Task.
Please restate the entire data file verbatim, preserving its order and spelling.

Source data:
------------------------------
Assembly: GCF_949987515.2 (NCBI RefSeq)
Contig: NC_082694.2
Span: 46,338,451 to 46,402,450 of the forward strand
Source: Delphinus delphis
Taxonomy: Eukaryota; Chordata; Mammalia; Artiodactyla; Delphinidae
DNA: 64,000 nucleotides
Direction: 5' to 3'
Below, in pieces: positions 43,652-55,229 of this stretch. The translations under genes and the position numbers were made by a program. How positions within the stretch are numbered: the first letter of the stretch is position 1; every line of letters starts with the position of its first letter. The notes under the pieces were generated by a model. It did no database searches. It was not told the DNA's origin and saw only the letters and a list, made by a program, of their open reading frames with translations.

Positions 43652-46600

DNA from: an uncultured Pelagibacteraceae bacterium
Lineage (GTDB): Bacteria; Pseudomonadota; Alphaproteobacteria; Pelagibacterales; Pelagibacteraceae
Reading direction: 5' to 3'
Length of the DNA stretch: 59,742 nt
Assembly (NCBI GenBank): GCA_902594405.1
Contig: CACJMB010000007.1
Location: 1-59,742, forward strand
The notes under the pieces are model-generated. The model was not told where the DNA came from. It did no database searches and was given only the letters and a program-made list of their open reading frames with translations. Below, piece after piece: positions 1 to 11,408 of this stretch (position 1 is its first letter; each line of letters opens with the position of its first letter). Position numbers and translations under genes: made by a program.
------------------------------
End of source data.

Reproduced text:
Assembly: GCF_949987515.2 (NCBI RefSeq)
Contig: NC_082694.2
Span: 46,338,451 to 46,402,450 of the forward strand
Source: Delphinus delphis
Taxonomy: Eukaryota; Chordata; Mammalia; Artiodactyla; Delphinidae
DNA: 64,000 nucleotides
Direction: 5' to 3'
Below, in pieces: positions 43,652-55,229 of this stretch. The translations under genes and the position numbers were made by a program. How positions within the stretch are numbered: the first letter of the stretch is position 1; every line of letters starts with the position of its first letter. The notes under the pieces were generated by a model. It did no database searches. It was not told the DNA's origin and saw only the letters and a list, made by a program, of their open reading frames with translations.

Positions 43652-46600

DNA from: an uncultured Pelagibacteraceae bacterium
Lineage (GTDB): Bacteria; Pseudomonadota; Alphaproteobacteria; Pelagibacterales; Pelagibacteraceae
Reading direction: 5' to 3'
Length of the DNA stretch: 59,742 nt
Assembly (NCBI GenBank): GCA_902594405.1
Contig: CACJMB010000007.1
Location: 1-59,742, forward strand
The notes under the pieces are model-generated. The model was not told where the DNA came from. It did no database searches and was given only the letters and a program-made list of their open reading frames with translations. Below, piece after piece: positions 1 to 11,408 of this stretch (position 1 is its first letter; each line of letters opens with the position of its first letter). Position numbers and translations under genes: made by a program.